Wisconsin DNR confirms EHD In Buffalo County deer

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LA CROSSE, Wis. – State wildlife officials have confirmed that a tissue sample collected from a deer in Buffalo County has tested positive for the virus that causes epizootic hemorrhagic disease, or EHD. This occurrence of the disease was identified after several landowners in Buffalo County contacted the Wisconsin DNR with recent observations totaling 30-35 dead deer north of Fountain City. Earlier this month, EHD was detected in a deer from Oconto County.

The virus that causes EHD can be carried by midges, which are small flies also known as biting gnats or no-see-ums. The EHD virus does not infect humans. People are not at risk of developing disease from this virus even if they handle infected deer, eat venison from infected deer or are bitten by infected midges.

Epizootic hemorrhagic disease is common across the southern and western United States, occasionally showing up in the Midwest. It can be fatal to deer, especially in populations that have limited previous exposure to the virus, such as in Wisconsin. The disease is typically short-lived, as the flies that transmit the disease die with the first hard frost. When deer die of EHD, they typically expire within seven days of infection.

The EHD virus has previously been identified in Wisconsin, generally with varying localized impacts on deer. In the fall of 2019, an EHD outbreak in Crawford and six surrounding counties affected approximately 300 deer. A single case was confirmed in 2017. In 2012, an EHD outbreak was suspected of killing approximately 380 deer in Dane and Columbia counties. Earlier this month, EHD was detected in a deer from Oconto County.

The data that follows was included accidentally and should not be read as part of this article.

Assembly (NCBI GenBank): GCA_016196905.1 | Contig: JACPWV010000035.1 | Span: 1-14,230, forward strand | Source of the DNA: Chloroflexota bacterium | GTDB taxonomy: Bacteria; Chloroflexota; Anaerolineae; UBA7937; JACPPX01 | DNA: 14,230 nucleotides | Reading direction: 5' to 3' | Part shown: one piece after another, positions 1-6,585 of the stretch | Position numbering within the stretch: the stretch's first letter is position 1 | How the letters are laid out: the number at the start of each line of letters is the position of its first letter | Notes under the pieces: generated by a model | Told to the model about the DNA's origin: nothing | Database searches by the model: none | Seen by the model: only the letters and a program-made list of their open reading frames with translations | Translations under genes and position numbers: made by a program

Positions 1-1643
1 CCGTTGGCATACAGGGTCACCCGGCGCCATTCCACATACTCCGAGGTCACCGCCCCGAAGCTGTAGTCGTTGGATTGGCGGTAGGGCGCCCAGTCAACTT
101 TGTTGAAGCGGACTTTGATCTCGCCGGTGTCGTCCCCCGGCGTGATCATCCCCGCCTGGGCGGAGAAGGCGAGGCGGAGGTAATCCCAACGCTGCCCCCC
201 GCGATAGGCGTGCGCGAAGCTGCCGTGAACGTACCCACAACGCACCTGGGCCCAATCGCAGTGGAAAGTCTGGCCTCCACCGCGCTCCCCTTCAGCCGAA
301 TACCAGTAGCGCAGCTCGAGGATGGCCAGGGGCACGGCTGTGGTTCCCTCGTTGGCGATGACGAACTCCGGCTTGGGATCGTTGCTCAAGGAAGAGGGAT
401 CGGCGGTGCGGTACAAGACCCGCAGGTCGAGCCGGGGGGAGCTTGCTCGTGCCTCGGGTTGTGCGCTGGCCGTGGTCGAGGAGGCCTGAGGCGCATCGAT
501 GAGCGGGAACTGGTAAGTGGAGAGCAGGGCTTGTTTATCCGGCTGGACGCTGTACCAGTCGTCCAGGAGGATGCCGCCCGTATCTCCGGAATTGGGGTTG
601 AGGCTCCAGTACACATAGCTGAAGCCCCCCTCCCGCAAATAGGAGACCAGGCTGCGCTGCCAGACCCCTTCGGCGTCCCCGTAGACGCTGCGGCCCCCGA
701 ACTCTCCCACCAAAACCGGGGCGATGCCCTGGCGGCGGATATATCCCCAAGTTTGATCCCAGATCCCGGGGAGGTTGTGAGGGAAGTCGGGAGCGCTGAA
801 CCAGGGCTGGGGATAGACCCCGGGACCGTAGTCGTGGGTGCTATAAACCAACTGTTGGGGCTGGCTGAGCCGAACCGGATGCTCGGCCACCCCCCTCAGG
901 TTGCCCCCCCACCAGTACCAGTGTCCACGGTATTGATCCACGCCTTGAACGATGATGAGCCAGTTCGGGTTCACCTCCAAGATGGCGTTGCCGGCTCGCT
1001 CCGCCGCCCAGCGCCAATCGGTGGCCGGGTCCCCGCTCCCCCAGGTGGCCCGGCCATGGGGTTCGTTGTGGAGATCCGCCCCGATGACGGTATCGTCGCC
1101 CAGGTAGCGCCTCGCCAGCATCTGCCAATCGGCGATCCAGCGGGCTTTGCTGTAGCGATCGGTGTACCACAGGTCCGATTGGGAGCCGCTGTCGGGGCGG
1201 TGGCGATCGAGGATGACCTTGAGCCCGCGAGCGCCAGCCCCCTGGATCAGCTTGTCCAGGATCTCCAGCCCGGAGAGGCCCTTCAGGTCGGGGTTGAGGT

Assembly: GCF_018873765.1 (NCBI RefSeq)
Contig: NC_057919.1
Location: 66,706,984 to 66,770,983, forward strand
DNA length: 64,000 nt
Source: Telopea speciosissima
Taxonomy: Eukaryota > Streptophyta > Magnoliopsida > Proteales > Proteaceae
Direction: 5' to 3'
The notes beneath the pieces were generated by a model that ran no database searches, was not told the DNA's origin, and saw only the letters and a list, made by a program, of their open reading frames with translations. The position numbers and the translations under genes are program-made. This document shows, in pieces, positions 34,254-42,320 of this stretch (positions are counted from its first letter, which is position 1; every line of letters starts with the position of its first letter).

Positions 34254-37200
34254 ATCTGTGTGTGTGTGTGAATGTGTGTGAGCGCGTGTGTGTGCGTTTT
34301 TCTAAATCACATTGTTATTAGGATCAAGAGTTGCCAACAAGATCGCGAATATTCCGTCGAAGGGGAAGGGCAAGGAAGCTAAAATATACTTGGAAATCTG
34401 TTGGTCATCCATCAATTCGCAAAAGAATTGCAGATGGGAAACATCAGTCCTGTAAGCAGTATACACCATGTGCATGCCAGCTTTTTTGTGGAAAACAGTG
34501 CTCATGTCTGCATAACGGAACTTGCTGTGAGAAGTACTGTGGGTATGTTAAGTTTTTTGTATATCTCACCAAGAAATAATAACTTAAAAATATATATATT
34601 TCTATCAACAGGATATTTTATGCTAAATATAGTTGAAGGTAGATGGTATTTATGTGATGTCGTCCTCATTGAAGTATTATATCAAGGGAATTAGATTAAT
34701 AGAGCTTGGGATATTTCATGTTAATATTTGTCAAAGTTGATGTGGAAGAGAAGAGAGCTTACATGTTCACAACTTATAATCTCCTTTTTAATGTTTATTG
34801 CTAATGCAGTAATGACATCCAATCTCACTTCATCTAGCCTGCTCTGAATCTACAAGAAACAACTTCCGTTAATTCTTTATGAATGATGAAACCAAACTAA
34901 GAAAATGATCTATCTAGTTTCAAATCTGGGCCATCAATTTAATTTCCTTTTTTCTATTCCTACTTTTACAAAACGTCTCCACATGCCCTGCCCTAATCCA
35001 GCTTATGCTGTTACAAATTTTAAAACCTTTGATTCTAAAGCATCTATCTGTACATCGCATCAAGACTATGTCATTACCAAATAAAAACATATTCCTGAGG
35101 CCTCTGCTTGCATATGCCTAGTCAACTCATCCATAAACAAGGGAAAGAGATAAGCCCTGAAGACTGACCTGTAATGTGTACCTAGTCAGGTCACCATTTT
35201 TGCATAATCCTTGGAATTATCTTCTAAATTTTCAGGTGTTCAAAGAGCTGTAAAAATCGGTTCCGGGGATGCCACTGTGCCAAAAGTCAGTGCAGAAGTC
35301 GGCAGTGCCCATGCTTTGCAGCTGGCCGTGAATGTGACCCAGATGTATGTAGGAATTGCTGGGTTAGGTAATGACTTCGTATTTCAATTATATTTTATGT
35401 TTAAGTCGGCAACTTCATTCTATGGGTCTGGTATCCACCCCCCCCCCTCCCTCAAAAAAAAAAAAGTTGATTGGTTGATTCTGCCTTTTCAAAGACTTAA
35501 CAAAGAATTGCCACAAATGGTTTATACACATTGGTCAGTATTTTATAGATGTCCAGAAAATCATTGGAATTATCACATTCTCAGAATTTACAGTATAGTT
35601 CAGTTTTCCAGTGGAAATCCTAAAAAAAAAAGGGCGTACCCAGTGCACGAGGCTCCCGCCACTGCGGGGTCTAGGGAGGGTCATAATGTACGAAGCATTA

“We are fortunate that the public is keeping a close eye on the herd’s health and quickly reported these mortalities,” said Kris Johansen, the DNR’s wildlife management supervisor for its west-central district. “We ask that the public continue reporting observations of sick or dead deer. These observations will help us evaluate the geographic distribution and number of deer affected by this disease.”

Clinical signs of EHD in deer include:

  • Excessive salivation or foaming around the nose and mouth;
  • Appearing weak and approachable by humans; and
  • Carcasses found in or near water sources, as infected deer will often lay in water to cool down or drink.

The DNR will not be collecting or removing deer that are suspected to have died from EHD. Carcasses from deer that die of EHD are not a threat to spreading the disease to other deer, as the virus does not survive for long once an infected deer dies. Nevertheless, the DNR advises against handling any found deer carcasses as other pathogens harmful to humans could be present.

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